There’s this big company out there whose name everyone knows.
I’ll just call them “Example Corp” because this is a good
example of how things can go wrong.
What happened was, this morning I glanced at my server logs and saw hits
http://legal.example.com/blog; puzzled, I checked it out
and was challenged for my email before it would let me in. They were fine
with my ordinary address, and I found myself in their legal
department’s internal blog,
full of discussions of people suing them, reports to management,
real juicy stuff. Nice Moveable Type group-blog setup; and they’d pointed to
my recent bulleted-list
rant, leaving a trail of crumbs back to their unprotected unmentionables.
I saw that a few of the posts were by a
jbloggs and Google, via
a search for
firstname.lastname@example.org, revealed that this particular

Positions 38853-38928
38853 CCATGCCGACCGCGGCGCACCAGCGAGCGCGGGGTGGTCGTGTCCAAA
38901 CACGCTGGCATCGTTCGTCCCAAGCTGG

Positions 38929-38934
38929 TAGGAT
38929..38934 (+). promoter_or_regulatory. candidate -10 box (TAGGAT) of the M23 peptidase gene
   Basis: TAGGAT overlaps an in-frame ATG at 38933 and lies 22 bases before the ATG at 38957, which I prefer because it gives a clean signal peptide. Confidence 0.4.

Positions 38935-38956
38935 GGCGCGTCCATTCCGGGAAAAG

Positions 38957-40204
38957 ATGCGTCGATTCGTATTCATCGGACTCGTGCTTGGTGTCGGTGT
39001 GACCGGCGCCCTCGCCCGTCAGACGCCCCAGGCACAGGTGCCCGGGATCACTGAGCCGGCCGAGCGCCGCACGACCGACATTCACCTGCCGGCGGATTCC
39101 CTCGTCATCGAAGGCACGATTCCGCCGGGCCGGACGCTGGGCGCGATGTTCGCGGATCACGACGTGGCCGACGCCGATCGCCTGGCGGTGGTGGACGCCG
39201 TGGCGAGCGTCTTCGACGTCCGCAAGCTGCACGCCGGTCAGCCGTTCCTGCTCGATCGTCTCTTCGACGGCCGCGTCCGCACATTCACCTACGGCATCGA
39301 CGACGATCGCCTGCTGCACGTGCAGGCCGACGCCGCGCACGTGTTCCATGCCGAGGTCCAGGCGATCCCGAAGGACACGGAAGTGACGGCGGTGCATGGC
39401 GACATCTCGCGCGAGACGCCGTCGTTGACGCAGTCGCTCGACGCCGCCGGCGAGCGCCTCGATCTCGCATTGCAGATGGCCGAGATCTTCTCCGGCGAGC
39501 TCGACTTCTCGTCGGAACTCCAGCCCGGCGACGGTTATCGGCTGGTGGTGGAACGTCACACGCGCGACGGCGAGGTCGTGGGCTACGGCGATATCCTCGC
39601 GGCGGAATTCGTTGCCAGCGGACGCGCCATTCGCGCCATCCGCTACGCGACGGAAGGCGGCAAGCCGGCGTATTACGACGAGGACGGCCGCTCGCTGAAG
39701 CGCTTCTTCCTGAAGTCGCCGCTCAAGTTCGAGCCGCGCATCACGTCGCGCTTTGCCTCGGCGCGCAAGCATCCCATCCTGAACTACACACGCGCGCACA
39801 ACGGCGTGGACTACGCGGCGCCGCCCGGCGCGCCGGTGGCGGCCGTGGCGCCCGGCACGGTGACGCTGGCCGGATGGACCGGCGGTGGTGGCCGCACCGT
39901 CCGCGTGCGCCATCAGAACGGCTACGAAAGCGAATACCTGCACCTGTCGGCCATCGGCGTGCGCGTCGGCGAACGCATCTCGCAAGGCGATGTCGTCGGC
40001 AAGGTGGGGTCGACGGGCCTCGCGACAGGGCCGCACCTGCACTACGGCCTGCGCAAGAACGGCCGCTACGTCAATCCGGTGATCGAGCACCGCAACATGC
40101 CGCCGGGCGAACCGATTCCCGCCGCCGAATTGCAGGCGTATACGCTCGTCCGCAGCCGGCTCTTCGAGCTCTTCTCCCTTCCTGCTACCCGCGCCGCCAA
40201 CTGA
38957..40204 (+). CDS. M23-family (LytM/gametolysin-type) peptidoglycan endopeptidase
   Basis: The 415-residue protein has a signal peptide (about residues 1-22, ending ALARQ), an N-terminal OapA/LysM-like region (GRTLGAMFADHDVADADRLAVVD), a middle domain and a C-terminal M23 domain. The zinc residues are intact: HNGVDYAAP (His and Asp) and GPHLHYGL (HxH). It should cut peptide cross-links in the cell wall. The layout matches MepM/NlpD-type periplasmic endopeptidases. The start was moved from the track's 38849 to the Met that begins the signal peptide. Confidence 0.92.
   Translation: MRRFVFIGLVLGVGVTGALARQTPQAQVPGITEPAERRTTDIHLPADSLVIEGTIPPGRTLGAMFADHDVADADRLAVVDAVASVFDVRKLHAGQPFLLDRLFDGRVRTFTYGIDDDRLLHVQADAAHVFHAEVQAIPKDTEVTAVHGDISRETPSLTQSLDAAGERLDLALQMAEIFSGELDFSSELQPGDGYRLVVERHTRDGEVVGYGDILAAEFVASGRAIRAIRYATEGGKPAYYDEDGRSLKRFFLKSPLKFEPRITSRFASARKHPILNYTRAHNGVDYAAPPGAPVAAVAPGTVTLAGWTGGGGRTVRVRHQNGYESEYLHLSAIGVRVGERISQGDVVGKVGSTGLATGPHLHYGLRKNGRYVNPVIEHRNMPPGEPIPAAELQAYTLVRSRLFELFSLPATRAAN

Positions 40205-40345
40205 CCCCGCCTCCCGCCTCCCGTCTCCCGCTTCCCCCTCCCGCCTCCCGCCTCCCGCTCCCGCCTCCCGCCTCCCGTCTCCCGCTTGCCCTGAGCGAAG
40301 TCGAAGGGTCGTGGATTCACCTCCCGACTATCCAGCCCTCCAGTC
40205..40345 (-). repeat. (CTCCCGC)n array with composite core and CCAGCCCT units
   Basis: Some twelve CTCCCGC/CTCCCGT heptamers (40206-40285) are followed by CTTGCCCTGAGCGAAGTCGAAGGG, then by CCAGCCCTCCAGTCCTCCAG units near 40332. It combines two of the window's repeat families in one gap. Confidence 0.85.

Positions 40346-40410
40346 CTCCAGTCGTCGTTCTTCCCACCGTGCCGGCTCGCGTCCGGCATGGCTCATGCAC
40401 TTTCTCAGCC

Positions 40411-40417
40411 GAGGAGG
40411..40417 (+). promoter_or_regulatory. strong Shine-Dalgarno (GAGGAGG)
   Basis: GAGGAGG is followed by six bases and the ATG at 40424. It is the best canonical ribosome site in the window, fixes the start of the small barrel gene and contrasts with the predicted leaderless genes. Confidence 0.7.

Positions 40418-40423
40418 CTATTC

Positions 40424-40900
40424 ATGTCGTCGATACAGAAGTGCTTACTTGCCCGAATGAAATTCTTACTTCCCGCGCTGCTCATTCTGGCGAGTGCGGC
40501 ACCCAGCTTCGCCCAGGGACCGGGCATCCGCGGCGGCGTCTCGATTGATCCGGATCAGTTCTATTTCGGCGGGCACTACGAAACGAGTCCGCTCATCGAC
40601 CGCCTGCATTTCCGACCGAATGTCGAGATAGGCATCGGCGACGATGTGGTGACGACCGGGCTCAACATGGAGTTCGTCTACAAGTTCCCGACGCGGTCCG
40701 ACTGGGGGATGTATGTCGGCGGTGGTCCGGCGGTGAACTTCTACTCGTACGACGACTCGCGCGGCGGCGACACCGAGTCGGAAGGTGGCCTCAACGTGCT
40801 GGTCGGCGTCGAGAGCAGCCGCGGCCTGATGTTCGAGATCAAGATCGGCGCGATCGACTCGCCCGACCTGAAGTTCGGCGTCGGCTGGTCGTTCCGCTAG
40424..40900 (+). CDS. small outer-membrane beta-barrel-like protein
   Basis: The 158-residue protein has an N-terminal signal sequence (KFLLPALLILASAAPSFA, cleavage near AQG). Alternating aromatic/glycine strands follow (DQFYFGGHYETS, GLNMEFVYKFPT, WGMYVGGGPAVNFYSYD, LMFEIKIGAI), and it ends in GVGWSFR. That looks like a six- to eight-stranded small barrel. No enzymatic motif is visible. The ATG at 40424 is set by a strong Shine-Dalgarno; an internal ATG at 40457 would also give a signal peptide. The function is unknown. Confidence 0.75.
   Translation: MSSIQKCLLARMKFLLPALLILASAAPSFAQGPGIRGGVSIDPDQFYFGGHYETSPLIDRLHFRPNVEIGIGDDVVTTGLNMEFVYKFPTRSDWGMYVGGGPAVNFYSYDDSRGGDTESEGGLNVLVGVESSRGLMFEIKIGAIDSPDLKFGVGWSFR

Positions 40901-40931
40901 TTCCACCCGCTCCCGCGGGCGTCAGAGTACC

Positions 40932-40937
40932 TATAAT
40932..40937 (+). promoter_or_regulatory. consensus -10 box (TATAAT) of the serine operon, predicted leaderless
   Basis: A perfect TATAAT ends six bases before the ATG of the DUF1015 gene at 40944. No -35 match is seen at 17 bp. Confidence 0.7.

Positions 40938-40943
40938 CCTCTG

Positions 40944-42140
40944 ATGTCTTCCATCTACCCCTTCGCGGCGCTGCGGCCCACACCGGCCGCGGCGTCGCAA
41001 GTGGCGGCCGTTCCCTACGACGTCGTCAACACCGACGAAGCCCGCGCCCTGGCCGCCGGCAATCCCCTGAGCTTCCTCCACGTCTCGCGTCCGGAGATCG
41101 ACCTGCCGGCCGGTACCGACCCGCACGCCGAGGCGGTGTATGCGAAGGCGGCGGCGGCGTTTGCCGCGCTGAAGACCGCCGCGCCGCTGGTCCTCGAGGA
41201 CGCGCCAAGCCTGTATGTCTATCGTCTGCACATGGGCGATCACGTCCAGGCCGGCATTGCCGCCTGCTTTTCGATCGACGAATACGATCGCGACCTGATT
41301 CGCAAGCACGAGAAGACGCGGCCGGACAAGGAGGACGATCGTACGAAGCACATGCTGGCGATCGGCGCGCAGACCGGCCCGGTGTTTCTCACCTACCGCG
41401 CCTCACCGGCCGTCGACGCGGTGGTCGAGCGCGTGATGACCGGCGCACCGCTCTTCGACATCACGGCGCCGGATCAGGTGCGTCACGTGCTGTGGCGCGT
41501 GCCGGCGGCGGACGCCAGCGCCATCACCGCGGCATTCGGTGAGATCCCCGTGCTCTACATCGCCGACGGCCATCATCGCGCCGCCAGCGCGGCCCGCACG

Joe was their Senior Vice President and General Counsel. So I sent him an
email saying “Er, your legal department blog is open to the public.” and a
couple of hours later got friendly email from someone
saying “I think we
closed it, could you check?” and they had.
A couple of details in the narrative have been changed to protect the guilty,
but if I told you what went between
Anyhow, we already knew these things, but on the evidence it can’t hurt to
say them again: First, security by obscurity just doesn’t work, and
second, never assume something on a Web server isn’t Internet-visible until
you’ve had somebody try from outside and prove it.